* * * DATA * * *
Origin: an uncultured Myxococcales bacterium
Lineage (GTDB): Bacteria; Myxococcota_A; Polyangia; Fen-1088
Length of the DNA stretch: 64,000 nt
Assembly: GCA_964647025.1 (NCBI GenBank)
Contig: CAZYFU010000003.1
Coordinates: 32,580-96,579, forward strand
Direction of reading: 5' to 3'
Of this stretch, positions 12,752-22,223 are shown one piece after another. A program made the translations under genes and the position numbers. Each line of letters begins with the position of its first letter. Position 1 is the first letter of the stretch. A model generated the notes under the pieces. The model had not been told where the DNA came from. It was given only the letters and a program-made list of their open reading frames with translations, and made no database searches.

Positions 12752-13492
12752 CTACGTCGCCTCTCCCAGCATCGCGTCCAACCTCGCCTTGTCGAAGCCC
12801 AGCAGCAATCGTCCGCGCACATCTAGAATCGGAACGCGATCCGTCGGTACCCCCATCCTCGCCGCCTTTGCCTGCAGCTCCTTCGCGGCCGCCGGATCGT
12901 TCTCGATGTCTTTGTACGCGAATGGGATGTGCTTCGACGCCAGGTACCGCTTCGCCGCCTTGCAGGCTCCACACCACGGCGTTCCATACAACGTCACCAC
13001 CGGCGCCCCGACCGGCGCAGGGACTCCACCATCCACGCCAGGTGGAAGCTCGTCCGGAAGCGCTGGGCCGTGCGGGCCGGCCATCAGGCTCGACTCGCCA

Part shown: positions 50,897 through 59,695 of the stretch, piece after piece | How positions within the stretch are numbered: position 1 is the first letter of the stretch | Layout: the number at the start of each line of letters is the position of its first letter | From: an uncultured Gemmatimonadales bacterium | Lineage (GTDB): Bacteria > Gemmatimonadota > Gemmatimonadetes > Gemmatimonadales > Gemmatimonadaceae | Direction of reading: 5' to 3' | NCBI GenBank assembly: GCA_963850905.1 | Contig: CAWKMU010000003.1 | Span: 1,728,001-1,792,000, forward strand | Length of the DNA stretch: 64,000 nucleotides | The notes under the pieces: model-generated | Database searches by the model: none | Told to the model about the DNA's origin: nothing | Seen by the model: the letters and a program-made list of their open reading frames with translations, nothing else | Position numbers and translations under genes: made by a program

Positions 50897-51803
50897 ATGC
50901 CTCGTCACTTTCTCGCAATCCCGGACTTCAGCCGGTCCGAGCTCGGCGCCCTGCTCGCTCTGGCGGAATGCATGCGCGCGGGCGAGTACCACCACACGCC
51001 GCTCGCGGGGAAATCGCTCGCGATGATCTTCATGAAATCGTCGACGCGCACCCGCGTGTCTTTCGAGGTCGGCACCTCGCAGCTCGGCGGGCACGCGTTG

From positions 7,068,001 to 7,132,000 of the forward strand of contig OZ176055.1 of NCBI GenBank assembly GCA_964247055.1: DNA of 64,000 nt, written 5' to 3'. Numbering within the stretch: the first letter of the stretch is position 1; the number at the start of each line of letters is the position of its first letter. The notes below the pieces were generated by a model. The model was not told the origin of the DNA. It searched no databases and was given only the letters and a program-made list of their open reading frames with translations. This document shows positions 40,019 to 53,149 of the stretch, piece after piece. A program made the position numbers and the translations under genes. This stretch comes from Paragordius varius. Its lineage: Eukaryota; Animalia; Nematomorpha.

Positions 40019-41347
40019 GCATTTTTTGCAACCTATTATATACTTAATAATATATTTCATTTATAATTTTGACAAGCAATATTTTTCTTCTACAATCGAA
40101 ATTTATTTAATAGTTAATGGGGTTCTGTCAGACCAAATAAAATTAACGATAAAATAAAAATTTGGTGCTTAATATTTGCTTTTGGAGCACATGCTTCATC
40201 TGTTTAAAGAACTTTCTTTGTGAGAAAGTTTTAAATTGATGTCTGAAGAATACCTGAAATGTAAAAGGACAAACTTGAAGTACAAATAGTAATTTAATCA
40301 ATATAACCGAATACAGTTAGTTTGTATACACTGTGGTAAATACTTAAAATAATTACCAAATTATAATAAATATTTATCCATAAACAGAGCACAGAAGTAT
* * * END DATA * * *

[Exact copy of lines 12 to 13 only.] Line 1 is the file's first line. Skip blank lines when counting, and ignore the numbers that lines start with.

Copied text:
12901 TCTCGATGTCTTTGTACGCGAATGGGATGTGCTTCGACGCCAGGTACCGCTTCGCCGCCTTGCAGGCTCCACACCACGGCGTTCCATACAACGTCACCAC
13001 CGGCGCCCCGACCGGCGCAGGGACTCCACCATCCACGCCAGGTGGAAGCTCGTCCGGAAGCGCTGGGCCGTGCGGGCCGGCCATCAGGCTCGACTCGCCA